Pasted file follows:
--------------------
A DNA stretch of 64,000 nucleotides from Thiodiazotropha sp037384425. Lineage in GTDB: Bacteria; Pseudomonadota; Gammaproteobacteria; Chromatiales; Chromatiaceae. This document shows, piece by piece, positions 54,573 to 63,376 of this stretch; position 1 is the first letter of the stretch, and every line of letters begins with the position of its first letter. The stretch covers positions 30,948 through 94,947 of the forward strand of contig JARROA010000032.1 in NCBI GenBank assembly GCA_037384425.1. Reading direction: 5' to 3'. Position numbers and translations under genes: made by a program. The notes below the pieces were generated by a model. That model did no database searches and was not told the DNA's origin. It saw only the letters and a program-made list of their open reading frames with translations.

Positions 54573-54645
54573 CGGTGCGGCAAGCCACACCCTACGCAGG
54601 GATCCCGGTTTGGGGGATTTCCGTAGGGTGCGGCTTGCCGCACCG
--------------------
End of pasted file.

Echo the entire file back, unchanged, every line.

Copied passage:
A DNA stretch of 64,000 nucleotides from Thiodiazotropha sp037384425. Lineage in GTDB: Bacteria; Pseudomonadota; Gammaproteobacteria; Chromatiales; Chromatiaceae. This document shows, piece by piece, positions 54,573 to 63,376 of this stretch; position 1 is the first letter of the stretch, and every line of letters begins with the position of its first letter. The stretch covers positions 30,948 through 94,947 of the forward strand of contig JARROA010000032.1 in NCBI GenBank assembly GCA_037384425.1. Reading direction: 5' to 3'. Position numbers and translations under genes: made by a program. The notes below the pieces were generated by a model. That model did no database searches and was not told the DNA's origin. It saw only the letters and a program-made list of their open reading frames with translations.

Positions 54573-54645
54573 CGGTGCGGCAAGCCACACCCTACGCAGG
54601 GATCCCGGTTTGGGGGATTTCCGTAGGGTGCGGCTTGCCGCACCG